Background: Chronic kidney disease (CKD) and hepatitis C virus (HCV) infection are closely linked and both increase patient mortality. The association of HCV and risk of developing end-stage renal disease (ESRD) has not been analyzed with competing risk model.
Method: We enrolled a prospective cohort of 4,185 patients (mean age, 62 years; 41% female) registered in the CKD integrated care program at two affiliated hospitals of Kaohsiung Medical University in Taiwan between November 11, 2002 and May 31, 2009. With competing risk model, we analyzed the association of HCV infection, defined by seropositive of anti-HCV antibody, and hepatitis B virus (HBV) infection, defined by seropositive of HBV surface antigen, with the risk of entering ESRD.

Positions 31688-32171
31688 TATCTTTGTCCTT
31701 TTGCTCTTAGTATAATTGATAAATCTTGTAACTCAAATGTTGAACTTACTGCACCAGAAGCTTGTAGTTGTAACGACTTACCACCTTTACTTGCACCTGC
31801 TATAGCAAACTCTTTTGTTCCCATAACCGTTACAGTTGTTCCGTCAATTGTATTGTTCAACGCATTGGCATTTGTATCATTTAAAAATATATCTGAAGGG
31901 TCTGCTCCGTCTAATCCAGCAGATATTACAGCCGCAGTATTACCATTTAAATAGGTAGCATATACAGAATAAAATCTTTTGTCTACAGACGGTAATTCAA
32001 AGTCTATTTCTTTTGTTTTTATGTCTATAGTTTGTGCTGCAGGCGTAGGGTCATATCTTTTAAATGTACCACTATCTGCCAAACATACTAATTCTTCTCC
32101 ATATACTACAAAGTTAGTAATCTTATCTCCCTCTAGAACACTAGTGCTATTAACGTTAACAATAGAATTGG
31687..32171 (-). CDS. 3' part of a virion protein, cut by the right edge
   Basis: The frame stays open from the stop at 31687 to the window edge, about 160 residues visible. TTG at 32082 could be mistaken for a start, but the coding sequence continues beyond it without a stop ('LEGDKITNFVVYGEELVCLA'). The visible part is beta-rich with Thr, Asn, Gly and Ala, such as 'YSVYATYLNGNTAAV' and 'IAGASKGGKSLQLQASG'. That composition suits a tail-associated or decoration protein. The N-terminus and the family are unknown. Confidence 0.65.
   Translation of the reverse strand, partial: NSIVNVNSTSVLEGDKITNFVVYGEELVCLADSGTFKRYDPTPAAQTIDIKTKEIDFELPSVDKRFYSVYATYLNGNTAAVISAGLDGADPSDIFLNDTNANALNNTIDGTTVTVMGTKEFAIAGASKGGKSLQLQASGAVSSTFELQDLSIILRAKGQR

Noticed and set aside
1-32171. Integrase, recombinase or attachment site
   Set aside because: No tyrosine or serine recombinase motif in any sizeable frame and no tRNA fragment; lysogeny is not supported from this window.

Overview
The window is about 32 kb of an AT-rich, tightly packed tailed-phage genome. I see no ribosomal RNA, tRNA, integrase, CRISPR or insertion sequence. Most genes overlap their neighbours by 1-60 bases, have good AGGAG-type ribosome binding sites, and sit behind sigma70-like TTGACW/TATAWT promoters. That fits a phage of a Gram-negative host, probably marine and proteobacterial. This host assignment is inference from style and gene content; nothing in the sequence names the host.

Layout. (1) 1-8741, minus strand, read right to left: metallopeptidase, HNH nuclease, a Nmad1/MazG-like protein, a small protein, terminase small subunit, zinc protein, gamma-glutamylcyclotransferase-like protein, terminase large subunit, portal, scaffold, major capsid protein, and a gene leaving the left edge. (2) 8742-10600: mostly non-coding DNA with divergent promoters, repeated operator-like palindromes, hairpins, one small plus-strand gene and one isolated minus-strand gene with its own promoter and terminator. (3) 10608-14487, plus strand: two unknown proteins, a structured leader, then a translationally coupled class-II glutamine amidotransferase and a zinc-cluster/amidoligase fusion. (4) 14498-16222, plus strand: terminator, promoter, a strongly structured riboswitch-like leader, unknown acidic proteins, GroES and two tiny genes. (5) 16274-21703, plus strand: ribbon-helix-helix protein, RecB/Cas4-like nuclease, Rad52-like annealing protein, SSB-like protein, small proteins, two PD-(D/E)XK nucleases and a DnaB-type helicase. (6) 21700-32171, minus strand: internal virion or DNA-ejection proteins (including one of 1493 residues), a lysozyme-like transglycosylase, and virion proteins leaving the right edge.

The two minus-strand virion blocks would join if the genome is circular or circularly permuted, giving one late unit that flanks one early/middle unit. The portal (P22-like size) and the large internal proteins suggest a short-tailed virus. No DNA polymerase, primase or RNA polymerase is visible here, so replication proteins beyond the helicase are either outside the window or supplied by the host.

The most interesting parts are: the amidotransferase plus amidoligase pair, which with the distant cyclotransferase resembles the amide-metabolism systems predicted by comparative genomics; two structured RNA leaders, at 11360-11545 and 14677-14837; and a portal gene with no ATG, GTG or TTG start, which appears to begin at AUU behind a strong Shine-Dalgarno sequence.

Results: The prevalence of HCV infection was 7.6% and it increased with the CKD stages (trend test, P<0.001), while the prevalence of HBV infection was 7.4% and no specific trend among CKD stages (tend test, P = 0.1). During the 9,101 person-year follow-up period, there were 446 death and 1,205 patients entering ESRD. After adjusting death as the competing risk, the estimated 5-year cumulative incidence rate of ESRD among patients with and without HCV infection were 52.6% and 38.4%, respectively (modified log-rank, P<0.001). Multivariable analysis showed that HCV infection, but not HBV infection, had higher risk of developing ESRD compared with cases without infection (HCV, HR: 1.32, 95% CI: 1.07-1.62; HBV, HR: 1.10, 95% CI: 0.89-1.35). Subgroup analyses showed consistent results.
Conclusions: With death-adjusted competing risk analysis, HCV infection is associated with an increased risk of developing ESRD in CKD cohort.